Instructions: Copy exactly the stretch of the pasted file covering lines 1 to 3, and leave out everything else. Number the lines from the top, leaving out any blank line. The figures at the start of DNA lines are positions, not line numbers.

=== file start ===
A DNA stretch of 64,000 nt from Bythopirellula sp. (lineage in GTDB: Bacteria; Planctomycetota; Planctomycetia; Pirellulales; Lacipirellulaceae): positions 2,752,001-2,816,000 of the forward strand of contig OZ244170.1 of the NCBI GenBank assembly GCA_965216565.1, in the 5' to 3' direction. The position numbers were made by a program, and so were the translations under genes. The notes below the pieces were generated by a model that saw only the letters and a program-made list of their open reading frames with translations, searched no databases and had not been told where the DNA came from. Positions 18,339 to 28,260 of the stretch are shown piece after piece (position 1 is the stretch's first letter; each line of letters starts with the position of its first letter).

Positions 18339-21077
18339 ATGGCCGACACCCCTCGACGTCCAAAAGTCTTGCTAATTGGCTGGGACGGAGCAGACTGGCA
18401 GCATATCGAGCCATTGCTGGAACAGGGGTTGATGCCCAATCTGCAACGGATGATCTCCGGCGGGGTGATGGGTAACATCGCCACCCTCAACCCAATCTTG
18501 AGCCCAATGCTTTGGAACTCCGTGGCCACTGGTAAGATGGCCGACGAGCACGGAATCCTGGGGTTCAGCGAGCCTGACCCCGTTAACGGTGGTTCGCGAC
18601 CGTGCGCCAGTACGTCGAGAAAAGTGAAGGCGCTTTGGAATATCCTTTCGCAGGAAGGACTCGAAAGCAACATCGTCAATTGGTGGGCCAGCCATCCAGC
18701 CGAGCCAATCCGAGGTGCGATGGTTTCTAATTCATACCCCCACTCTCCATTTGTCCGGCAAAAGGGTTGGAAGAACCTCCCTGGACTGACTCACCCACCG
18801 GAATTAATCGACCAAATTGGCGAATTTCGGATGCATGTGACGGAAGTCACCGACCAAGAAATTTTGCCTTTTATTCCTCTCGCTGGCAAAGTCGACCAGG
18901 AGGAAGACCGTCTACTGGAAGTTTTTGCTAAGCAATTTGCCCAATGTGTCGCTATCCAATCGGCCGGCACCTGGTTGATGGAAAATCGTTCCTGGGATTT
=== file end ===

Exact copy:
A DNA stretch of 64,000 nt from Bythopirellula sp. (lineage in GTDB: Bacteria; Planctomycetota; Planctomycetia; Pirellulales; Lacipirellulaceae): positions 2,752,001-2,816,000 of the forward strand of contig OZ244170.1 of the NCBI GenBank assembly GCA_965216565.1, in the 5' to 3' direction. The position numbers were made by a program, and so were the translations under genes. The notes below the pieces were generated by a model that saw only the letters and a program-made list of their open reading frames with translations, searched no databases and had not been told where the DNA came from. Positions 18,339 to 28,260 of the stretch are shown piece after piece (position 1 is the stretch's first letter; each line of letters starts with the position of its first letter).

Positions 18339-21077
18339 ATGGCCGACACCCCTCGACGTCCAAAAGTCTTGCTAATTGGCTGGGACGGAGCAGACTGGCA